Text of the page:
Some employers seem to treat learning rather casually – they can take one, then realize they can`t bear the costs, and they decide to lay them off. Then they discover that they have stumbled into some sort of legal minefield. Since 2019, evaluation of final integrated projects at the end of the apprenticeship has been the responsibility of the evaluation committees (“assessment teams”). After the appointment of the minister, they meet: this is the case for all apprenticeship positions for which an appropriate standard is published. If this is the case, the agreement must mention the standard and is then called an “approved English apprenticeship contract.” If there is no relevant standard, there is no need to make changes to agreements developed under the 2009 Act. Some apprenticeships are available because of the legal age (for example. B driving instructors) or because access is limited to DAP graduates of the same discipline (for example. B Technician diploma (DT) “horticultural company” only as part of adult training. It does not need to be written, although it is a good idea for employers to get the contract in writing, so that everyone has a reference point in case of litigation. The words “apprenticeship” do not even need to appear in the contract. Apart from regular learning, the practical part of some CCP and DAP programs can be visited in public training centres (which gives the same qualifications).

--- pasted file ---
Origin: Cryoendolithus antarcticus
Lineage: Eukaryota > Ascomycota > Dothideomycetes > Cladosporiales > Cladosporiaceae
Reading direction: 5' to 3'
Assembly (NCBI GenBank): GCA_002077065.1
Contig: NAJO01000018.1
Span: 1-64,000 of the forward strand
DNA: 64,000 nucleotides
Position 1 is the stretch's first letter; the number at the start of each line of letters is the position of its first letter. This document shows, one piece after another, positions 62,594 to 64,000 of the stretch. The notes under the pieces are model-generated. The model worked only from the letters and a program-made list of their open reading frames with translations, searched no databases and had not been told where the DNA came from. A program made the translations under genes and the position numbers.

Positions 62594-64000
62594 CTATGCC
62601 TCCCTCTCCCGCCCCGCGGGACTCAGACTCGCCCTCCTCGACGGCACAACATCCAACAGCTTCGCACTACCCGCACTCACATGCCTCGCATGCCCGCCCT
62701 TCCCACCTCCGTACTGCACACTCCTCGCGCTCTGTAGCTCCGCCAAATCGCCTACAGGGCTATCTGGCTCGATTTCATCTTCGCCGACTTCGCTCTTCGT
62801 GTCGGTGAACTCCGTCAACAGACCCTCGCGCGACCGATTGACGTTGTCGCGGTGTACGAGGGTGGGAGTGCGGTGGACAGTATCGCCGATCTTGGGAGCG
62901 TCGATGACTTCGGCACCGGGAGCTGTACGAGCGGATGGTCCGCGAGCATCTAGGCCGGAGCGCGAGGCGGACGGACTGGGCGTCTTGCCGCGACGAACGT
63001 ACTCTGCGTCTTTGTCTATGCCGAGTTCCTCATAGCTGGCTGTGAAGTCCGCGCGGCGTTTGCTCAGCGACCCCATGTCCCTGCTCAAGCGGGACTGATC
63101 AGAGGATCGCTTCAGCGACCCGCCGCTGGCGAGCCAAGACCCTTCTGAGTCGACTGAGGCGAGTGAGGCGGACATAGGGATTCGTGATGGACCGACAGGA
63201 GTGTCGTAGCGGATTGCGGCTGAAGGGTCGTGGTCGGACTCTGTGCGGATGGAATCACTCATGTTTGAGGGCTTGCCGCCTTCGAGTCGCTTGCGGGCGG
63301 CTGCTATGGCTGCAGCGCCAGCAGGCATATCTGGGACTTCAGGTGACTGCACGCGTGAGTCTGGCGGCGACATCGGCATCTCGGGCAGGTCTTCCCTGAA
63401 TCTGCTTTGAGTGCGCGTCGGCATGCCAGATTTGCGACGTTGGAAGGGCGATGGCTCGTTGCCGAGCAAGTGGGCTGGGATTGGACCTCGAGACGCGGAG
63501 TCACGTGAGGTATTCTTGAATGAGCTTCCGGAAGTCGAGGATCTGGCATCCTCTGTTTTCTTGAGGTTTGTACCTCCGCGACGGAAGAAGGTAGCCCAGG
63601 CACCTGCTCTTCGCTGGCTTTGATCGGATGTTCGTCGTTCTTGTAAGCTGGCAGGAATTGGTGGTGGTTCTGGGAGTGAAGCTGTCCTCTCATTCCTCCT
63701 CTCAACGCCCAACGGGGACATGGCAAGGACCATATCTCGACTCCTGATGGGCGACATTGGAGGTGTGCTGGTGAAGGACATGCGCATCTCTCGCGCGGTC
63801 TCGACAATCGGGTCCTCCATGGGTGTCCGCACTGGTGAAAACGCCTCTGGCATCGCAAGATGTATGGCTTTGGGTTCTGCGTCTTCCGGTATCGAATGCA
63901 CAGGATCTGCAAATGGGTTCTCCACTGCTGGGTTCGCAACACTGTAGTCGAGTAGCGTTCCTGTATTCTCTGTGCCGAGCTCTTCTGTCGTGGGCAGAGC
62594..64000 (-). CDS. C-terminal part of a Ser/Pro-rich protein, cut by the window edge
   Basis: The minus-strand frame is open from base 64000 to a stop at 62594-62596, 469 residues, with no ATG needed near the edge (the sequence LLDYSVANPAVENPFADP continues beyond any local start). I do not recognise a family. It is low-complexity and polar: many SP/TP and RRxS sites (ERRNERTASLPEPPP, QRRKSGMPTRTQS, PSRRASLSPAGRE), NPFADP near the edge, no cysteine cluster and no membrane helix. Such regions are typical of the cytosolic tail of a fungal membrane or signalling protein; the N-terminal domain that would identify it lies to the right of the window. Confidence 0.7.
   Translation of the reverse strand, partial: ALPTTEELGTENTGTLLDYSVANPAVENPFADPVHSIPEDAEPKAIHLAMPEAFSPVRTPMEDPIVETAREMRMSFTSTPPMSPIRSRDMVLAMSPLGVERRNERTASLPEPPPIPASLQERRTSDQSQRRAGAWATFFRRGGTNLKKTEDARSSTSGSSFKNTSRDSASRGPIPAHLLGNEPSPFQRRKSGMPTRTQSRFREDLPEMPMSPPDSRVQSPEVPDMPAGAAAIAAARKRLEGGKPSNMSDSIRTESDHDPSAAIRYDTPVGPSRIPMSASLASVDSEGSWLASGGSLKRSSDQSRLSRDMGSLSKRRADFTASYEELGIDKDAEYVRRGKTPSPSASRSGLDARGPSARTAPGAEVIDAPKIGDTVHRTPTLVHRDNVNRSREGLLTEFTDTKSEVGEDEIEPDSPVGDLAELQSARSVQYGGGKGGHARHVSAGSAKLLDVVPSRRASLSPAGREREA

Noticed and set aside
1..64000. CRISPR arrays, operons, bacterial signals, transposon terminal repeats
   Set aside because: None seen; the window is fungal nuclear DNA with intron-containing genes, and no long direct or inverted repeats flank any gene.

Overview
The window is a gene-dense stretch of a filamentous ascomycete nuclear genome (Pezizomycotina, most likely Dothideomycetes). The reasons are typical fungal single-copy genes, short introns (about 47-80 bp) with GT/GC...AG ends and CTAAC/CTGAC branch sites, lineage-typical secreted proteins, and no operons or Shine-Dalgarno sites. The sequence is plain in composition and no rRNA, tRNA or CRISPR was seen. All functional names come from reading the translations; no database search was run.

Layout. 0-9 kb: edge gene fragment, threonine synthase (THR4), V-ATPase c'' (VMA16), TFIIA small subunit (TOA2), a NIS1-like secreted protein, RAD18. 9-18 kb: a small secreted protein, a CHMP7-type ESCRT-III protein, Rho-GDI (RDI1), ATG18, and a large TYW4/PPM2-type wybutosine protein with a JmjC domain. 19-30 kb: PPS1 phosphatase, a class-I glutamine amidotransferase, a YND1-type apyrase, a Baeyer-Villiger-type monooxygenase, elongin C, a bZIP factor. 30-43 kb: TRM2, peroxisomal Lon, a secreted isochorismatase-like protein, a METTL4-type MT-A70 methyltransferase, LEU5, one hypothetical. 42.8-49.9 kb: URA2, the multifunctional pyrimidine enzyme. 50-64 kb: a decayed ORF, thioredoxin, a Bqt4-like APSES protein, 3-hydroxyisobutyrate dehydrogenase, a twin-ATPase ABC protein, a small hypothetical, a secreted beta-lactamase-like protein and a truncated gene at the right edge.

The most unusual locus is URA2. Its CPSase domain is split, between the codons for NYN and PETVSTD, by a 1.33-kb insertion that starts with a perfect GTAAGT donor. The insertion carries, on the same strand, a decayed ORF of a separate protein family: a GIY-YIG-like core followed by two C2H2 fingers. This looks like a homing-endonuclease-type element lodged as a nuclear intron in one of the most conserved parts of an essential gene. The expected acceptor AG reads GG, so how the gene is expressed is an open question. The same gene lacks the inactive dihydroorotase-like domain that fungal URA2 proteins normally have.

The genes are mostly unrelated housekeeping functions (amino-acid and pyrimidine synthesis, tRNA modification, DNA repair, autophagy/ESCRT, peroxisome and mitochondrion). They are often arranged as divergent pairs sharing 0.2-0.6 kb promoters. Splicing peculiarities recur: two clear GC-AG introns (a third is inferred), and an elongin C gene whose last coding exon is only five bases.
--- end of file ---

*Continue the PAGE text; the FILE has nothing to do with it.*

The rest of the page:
These routes are aimed at young people who have not been able to find a place for regular training in the company, as well as adults who need to retrain. On the other hand, apprentices with apprenticeship contracts have more rights. If they make a mistake or break the contract, the employer cannot automatically interrupt the training. You might think that apprentices are just fixed-term workers, but that is not the case. Section 20 of the Prevention of Less Favourable Treatment 2002 states that “these regulations have no effect on employment under a fixed-term contract if the contract is an apprenticeship contract.” This means that apprenticeship contracts are not legally considered temporary and can have serious consequences for an employer if it decides to lay off an apprentice. These have only been with us since the Learning, Skills, Children and Learning Act 2009. Section 32 of the Act defines what an apprenticeship contract is and Section 37 defines the obligation to participate. While apprentices in initial vocational training are almost three-thirds of apprentices (63.2%) 36.8% of the positions held.